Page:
Many job seekers are reporting that companies are requiring some type of online assessment as part of their overall application. This was common pre-pandemic; however, during COVID, the use of pre-assessments has increased. We anticipate that this will become the new norm and trainees, especially those looking for non-academic jobs, should expect to take an assessment when applying for many different roles.
According to the Harvard Business Review, even back in 2015, 76% of organizations with more than 100 employees relied on assessment tools for external hiring. Companies are using assessments to help them identify people with traits and skills required for particular jobs; organizations feel that not only do these assessments help reduce the time and cost of screening candidates, they also help mitigate conscious or unconscious bias within recruiters and hiring managers.
Most companies use traditional self-report questionnaires, but some employers are now offering “gamified” tests that you need to complete via an app or a website that often has points and badges which add to the feel that you are just playing a game. Even if it seems fun and trivial, employers are often taking these results very seriously.
Types of Assessments – What is Being Evaluated
Employers evaluate many traits through your job search documents and your interview, but now they are also doing so through online assessments. Typically, here is what is being evaluated:
Designed to assess raw reasoning power through objectively correct answers, these assessments can measure anything from IQ to specific skills and abilities. The most common types measure verbal, numerical, quantitative, critical thinking, as well as abstract and logical thinking. In most cases, you don’t need to score in the top 1% of candidate, but you do need to meet a basic baseline to continue on.
Another type of assessment in this category is a situational judgment test (SJT). These generally don’t have objectively correct answers and focus more on a candidate’s practical reasoning performance. Content tends to be more tailored for a job at hand and so it will be important to think carefully about the culture of the company and type of role to which you are applying when answering these questions.
Most companies want employees who are reliable and trustworthy as well as ambitious to a certain degree. Personality assessments often help determine who might be a good cultural fit with the organization and a specific role. Remember though that what is deemed a “good” profile can vary widely depending on the type of work and department within an organization. Each department likely has their own desired profile for success.
EI is often linked to overall job performance and leadership potential. Often EI is assessed through a face-to-face interview, but increasingly companies are using psychological tests to gauge interpersonal tendencies.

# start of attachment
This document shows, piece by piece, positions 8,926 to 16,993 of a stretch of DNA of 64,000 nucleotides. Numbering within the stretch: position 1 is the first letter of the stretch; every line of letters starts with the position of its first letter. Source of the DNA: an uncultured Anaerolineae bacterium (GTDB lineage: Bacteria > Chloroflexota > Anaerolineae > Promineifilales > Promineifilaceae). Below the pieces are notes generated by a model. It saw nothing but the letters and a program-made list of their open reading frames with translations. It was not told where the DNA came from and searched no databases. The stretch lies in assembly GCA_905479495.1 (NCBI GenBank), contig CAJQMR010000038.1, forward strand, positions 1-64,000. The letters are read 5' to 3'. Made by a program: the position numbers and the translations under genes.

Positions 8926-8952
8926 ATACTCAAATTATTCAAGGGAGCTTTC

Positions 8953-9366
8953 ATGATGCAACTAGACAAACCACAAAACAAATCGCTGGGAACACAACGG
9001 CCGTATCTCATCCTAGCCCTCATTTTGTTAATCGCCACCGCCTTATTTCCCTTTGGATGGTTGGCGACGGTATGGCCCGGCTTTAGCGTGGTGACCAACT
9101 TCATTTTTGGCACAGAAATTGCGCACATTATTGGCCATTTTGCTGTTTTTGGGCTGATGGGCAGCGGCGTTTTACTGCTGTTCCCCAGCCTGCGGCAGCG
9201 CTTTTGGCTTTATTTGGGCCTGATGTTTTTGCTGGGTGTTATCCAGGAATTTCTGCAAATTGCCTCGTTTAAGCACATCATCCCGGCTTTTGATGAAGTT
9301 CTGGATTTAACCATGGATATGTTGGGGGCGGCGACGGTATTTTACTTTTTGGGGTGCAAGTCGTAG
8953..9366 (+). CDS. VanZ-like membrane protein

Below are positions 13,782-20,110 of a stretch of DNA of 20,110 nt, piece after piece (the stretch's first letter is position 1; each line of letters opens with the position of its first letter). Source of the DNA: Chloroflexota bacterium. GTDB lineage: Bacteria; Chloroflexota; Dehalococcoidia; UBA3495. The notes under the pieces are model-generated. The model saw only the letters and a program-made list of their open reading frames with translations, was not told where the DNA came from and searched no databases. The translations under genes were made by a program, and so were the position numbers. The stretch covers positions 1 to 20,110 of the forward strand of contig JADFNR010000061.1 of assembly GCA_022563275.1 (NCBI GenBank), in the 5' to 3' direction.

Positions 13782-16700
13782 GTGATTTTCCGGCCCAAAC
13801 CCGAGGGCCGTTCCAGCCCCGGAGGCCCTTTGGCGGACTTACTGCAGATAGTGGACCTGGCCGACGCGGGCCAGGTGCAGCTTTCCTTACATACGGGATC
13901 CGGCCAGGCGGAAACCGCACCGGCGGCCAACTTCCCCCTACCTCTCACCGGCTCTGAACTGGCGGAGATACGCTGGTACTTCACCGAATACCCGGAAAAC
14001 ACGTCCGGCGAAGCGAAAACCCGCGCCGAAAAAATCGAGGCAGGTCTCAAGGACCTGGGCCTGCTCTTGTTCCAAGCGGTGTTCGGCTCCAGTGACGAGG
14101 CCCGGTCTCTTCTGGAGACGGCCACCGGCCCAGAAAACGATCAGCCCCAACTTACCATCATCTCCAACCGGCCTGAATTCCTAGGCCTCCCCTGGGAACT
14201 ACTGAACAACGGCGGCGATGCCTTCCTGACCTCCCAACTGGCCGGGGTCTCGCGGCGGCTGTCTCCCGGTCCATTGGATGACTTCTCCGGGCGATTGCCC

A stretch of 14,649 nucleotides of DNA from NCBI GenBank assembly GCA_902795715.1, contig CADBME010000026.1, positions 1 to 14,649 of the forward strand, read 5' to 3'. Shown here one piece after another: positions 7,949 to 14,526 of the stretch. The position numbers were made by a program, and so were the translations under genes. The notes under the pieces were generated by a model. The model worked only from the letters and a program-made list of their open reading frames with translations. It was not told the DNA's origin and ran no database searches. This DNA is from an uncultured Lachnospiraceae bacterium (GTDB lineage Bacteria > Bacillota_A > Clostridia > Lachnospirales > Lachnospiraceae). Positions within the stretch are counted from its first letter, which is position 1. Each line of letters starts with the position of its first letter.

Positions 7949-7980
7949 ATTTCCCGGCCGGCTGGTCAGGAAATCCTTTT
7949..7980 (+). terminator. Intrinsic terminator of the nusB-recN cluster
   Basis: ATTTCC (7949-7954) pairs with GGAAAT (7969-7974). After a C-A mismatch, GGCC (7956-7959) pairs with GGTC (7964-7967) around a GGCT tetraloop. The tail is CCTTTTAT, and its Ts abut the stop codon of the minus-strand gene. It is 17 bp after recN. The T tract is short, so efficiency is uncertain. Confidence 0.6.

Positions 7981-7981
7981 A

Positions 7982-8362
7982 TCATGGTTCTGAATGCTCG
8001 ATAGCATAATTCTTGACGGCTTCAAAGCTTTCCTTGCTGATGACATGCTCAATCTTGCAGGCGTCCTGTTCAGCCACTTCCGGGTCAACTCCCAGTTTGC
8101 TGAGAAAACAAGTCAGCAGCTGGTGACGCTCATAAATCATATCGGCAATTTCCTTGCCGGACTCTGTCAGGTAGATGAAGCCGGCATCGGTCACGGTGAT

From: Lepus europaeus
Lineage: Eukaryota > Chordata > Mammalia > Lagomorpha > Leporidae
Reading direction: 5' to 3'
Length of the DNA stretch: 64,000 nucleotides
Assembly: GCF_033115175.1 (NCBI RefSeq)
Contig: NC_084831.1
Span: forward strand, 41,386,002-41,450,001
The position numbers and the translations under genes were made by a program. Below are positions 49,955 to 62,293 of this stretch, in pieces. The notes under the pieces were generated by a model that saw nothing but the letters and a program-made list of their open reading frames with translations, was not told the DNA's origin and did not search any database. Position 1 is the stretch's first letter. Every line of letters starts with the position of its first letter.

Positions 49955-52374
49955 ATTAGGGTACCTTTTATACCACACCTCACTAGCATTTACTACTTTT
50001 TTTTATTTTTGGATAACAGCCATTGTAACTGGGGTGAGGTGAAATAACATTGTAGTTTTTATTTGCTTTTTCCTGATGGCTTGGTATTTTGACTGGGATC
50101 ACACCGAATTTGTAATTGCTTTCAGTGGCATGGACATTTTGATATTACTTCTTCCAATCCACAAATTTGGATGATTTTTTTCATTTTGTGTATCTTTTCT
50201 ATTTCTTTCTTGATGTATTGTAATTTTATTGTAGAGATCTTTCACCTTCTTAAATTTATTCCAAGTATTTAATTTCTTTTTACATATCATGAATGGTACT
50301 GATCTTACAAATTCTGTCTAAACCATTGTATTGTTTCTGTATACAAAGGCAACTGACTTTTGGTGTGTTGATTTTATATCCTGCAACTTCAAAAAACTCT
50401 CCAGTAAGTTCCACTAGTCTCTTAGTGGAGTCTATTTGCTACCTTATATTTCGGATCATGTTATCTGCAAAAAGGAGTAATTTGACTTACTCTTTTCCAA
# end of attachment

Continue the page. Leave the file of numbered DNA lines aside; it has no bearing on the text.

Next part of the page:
How to Prepare
Practice helps boost performance on almost any kind of test because it helps to reduce your anxiety and it helps improve your mindset regarding test-taking strategies. Practice is only helpful though if you are able to do so with a similar type of assessment that you will be getting. Ask your network of contacts or the recruiter what you might anticipate. Some companies even provide practice problems so you have a bit of insight into they types of questions you will get. Assume the assessment will be timed and if necessary, practice under those same time constraints.
Don’t try to scam the test
Firstly, well-designed tests often have anti-cheating features that help detect anomalous responses; however, you also will want a job that is truly a good fit for you. New hires who have misrepresented themselves will be quickly found out once onboard. So, do your best to excel but also be genuine.
Research key competencies
You will never be able to know exactly what the company is trying to measure with these assessments, but it can be helpful to research key qualities, skills, and values (resilience, global mindset, technically savvy) that the organization might be seeking as these competencies are often linked with their assessment tools.
Some resources to help:
- Company Websites (often contain video tutorials
and practice questions)
- Google – company pre-employment assessment
- Connect with a current employee
How to Interpret Results
Companies will often send you an overview of how you fared during their online assessment, but these can be hard to interpret because they will often say vague sentences such as, “In the quantitative reasoning section, compared to other participants, your completion of the test was relatively fast. You tended to be highly accurate meaning you answered more tasks correctly as compared to other participants.”
Candidates might move on in the application process if they
meet the baseline criteria for each dimension being assessed. However, the
exact qualification and how highly the company is weighting that in their
overall decision, is almost impossible to ascertain. You might get seemingly positive results from
an online assessment but not be moved on to an interview.
Human resources and hiring managers are likely the only ones who know the exact parameters being evaluated. Much like university admissions, the way hiring criteria and the way hiring decisions are made is not often publicized.